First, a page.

“It’s not what you look at that matters. It’s what you see.”
Henry David Thoreau
Nowhere is this more profoundly true than with respect to leadership.
If you want to spot the leader in a group, just present everyone with a set of information, and watch what happens.
When you present a bank of statistics, most people will look at the numbers. Leaders will see opportunities.
When you present a graph, most people will look at the lines. Leaders will see the trends.
When you present a room full of people, most people will look at the individuals. Leaders will see the potential to form a team.
When you present a profit and loss statement, most people will look at the bottom line. Leaders will see the potential for growth.
When you present a meeting agenda, most people will look at the items for discussion. Leaders will see an opportunity to cast a vision.
The point is, no matter what is presented, leaders just see more. And your ability to lead well will usually begin with your ability to see beyond the mere data and to envision possibilities and potential.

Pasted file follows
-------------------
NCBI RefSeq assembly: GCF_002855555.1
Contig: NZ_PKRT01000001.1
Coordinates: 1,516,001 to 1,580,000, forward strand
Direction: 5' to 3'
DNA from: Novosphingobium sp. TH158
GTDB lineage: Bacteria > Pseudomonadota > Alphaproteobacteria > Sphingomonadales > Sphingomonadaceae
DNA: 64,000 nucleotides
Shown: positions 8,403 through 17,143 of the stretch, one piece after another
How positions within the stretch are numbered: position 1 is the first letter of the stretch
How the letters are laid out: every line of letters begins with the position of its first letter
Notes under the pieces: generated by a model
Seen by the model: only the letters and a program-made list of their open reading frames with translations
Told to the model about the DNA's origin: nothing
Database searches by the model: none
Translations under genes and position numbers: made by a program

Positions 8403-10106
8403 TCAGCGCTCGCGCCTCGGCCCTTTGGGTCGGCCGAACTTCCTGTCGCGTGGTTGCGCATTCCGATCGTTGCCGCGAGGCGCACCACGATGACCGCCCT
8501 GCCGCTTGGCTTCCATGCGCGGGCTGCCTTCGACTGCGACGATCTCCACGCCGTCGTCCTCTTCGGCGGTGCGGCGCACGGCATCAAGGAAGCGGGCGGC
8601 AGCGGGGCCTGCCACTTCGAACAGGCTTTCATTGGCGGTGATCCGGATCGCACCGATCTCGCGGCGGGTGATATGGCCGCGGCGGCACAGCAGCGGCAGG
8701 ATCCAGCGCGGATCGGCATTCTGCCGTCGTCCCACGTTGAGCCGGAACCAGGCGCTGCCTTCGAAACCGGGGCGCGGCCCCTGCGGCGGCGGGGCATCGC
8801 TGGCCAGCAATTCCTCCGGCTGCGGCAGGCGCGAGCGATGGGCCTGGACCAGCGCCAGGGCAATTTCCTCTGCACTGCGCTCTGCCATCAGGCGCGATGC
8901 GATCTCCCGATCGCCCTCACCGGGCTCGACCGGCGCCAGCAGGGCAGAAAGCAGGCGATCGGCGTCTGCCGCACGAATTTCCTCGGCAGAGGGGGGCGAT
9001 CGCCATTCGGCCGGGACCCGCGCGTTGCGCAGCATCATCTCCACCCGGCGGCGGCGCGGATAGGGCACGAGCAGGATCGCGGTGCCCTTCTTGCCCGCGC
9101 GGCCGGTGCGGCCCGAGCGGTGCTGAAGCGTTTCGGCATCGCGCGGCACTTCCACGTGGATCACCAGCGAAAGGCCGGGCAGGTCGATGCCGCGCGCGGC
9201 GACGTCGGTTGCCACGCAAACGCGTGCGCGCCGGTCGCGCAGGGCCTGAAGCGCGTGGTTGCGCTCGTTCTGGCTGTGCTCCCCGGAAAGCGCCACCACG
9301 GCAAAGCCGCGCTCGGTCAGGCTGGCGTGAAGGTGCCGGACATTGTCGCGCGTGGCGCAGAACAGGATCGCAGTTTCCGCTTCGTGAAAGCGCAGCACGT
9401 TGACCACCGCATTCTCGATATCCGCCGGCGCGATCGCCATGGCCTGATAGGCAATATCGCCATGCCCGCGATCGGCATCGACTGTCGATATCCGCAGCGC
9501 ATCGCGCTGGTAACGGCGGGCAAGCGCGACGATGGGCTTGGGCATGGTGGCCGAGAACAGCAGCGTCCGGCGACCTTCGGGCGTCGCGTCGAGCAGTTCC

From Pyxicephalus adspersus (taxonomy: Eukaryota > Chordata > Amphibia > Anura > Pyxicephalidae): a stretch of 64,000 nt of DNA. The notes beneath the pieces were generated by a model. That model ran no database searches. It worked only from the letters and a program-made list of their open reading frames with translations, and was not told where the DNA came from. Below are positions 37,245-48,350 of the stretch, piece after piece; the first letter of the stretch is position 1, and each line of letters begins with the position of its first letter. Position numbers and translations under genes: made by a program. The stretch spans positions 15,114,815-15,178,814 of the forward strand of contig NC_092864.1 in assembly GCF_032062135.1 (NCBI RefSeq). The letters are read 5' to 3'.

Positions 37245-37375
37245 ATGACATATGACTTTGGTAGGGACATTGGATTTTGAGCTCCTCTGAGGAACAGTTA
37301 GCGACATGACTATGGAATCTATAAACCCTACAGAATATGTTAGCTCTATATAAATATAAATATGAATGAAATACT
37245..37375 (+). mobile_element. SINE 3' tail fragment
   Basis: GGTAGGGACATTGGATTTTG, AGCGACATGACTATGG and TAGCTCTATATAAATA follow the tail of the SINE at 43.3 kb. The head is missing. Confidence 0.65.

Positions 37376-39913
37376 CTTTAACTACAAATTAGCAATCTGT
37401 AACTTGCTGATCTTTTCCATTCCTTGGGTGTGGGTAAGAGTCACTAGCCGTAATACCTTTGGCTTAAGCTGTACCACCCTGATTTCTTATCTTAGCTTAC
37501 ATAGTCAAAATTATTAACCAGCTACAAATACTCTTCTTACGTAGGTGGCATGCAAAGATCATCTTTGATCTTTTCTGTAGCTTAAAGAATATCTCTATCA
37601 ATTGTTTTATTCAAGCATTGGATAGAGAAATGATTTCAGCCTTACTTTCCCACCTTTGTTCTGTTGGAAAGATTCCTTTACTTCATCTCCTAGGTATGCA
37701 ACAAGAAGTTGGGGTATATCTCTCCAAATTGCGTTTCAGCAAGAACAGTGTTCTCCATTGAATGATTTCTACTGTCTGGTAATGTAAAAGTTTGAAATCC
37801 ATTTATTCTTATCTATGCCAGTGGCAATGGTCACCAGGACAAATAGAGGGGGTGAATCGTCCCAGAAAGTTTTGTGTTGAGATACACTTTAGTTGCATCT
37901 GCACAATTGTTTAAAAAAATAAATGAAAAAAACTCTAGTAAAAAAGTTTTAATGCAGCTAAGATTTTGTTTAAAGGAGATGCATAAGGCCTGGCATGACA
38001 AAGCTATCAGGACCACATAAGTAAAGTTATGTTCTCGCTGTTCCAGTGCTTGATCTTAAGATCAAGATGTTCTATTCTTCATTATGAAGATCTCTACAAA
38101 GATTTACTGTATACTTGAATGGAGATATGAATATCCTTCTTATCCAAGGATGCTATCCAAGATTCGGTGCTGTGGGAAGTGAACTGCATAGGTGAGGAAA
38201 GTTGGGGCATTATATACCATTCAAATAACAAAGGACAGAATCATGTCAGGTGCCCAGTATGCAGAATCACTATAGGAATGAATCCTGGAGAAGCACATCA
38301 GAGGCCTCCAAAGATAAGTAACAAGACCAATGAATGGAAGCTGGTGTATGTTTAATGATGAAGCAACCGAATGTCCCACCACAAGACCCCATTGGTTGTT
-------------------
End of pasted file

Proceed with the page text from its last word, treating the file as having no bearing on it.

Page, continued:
Many years ago my then 10-year-old son and I were planning to go outside on a Saturday afternoon and play soccer. But as we stood in the living room looking out the window at the rain pouring down I glumly announced, “Too bad. It’s raining.”
But perhaps channeling his future leader my son said brightly, “That’s okay Dad. This means we can stay inside and do a puzzle.”
We were looking at the same information, but he saw something entirely beyond what I did. He saw potential for more.
And that’s what leaders do.
This week you will be presented with the same information as everyone else around you. You’ll be presented with spreadsheets, profit and loss statements, meeting agendas, and various metric reports.
But as a leader you won’t look at the information the same way as everyone else does. You will intentionally see far more.
Because it’s not what you look at that matters. For leaders, it’s all about what you see.